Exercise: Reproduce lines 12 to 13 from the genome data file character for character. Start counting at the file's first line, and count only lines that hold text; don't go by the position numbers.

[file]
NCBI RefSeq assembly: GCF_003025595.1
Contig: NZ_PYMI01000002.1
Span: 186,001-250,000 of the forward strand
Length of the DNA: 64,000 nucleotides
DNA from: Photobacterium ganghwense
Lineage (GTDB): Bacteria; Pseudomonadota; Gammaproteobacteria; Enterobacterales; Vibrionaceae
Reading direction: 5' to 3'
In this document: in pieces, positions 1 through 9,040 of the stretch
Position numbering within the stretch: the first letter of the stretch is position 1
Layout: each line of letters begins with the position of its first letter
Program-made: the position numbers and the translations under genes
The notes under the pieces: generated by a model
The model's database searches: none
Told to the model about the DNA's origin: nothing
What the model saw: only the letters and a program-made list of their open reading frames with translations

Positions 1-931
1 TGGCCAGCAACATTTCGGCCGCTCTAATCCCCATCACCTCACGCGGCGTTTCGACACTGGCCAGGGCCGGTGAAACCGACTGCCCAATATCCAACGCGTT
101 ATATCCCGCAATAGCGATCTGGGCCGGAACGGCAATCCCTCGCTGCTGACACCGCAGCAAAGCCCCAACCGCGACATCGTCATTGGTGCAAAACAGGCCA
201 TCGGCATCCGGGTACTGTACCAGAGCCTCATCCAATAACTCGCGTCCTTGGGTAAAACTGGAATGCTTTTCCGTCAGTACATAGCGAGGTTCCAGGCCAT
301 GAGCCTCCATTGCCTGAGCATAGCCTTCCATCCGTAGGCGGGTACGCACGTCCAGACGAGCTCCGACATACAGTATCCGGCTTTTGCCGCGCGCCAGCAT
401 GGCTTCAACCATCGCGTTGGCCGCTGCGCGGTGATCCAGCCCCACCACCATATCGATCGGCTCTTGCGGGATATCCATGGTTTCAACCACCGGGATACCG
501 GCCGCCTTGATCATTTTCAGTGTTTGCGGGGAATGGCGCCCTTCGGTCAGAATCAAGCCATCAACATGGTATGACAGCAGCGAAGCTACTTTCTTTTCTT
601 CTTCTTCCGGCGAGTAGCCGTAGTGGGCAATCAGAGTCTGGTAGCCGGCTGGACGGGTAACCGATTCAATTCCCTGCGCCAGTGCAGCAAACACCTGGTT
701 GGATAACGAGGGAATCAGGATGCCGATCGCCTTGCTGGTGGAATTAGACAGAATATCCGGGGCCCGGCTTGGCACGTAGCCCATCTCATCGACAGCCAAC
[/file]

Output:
The notes under the pieces: generated by a model
The model's database searches: none